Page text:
Unix kernel can follow any of the kernel architecture either monolithic, microkernel or hybrid.

For Example, macOS follows a hybrid kernel, Solaris follows the monolithic kernel, and AIX follows the monolithic kernel 

Adding/removing features 

It comes with a great feature that will allow you to dynamically add and remove the kernel components such as device drives. This feature is called loadable kernel modules (LDM) that will eliminate the need of compiling the whole kernel 

Traditional Unix systems kernel is based on the static linking of new systems that are being added.

Streams

It has no stream I/O subsystem.

In most of the Unix kernels, streams I/O subsystem is included 

Preemptive vs non-preemptive approach

Usually, a Linux kernel is non-preemptive. But recently the Linux real-time OS has started using preemptive kernels.

Some Unix systems are fully preemptive.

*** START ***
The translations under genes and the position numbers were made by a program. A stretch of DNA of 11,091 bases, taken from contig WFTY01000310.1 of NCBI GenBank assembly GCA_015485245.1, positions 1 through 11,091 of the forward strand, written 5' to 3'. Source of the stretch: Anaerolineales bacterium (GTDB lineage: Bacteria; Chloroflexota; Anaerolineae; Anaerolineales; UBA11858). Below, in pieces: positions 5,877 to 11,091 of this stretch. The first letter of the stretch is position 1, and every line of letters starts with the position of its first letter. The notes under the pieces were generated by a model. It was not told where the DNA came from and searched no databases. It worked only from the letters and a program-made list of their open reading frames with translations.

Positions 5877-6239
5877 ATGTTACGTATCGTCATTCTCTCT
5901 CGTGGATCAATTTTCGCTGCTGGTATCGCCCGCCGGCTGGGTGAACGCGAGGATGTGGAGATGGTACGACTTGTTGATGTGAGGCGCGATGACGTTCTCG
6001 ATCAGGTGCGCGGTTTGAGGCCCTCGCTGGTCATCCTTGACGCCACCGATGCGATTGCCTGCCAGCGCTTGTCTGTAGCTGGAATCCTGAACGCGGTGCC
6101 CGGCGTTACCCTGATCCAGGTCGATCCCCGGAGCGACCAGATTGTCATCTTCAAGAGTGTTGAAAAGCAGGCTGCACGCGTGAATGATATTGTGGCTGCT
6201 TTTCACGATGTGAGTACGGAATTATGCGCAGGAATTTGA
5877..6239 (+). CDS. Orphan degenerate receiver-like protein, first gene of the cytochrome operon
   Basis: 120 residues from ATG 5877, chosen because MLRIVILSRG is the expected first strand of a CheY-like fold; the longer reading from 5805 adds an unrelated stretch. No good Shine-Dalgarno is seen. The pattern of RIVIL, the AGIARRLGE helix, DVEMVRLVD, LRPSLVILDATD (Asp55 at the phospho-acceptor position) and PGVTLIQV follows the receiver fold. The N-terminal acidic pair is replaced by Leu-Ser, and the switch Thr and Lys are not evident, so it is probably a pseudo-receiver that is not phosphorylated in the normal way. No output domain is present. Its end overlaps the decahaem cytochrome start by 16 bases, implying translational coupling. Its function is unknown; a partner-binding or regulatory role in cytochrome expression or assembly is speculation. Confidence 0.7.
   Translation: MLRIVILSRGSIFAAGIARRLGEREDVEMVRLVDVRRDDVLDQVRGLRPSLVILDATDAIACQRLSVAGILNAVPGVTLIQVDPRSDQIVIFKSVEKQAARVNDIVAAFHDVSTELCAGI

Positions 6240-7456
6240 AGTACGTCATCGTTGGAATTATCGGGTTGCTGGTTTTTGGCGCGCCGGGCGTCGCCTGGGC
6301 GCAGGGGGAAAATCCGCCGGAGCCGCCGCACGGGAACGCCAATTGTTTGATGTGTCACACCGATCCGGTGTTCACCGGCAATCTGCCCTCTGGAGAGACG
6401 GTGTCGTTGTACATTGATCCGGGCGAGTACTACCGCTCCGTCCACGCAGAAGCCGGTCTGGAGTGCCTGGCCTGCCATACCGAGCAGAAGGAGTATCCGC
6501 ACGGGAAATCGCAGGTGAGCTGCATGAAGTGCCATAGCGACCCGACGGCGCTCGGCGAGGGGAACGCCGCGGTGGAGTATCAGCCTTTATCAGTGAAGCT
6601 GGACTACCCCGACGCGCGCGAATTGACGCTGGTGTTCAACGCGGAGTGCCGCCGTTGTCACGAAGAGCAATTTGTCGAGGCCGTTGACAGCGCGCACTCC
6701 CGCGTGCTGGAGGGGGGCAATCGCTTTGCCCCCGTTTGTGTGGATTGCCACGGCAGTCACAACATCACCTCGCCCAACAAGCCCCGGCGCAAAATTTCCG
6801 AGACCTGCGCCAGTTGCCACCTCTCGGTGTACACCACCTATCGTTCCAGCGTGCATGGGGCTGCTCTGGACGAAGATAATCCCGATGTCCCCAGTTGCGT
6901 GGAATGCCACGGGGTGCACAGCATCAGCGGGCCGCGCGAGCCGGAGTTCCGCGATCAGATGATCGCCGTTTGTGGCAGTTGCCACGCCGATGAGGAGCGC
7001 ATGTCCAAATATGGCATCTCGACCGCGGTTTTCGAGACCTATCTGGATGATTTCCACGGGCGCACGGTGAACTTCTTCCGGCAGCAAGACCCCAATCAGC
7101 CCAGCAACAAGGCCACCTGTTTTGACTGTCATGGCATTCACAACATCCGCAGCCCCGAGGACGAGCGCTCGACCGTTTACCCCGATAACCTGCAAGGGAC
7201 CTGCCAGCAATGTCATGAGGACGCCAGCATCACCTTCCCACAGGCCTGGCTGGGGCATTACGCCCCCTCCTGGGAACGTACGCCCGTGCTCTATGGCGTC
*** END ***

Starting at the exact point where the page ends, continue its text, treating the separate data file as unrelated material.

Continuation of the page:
Such as Solaris 2.x. etc.

Kernel threading

Linux uses a kernel thread that will help in running some kernel code periodically.

Many Unix-like operating systems use kernel thread for processing the context switching.

Unix is ancient and is the base for other operating systems. Linux kernel also comes from Unix. The key difference between the Unix and Linux-based operating systems lies in how they work internally, especially at the kernel part. One significant difference you can consider is that Linux is available as an open-source and allows other developers to change the source code, which is impossible with Unix OS. If you choose between the two, pricing can be considered a deciding factor, as you have to pay for using Unix OS, which is not always the case with Linux OS. 

If we talk about flexibility, Linux is more flexible; that’s why it is more popular and used than Unix OS. Also, Unix and Linux commands are somehow similar but not the same. The decision lies in the purpose of using them, and the choice may vary accordingly.

Susith Nonis

I'm fascinated by the IT world and how the 1's and 0's work. While I veture into the world of Technology I try to share what I know in the simplest way possible. Not a fan of coffee, a sweet addict and a self accredited 'master chef'.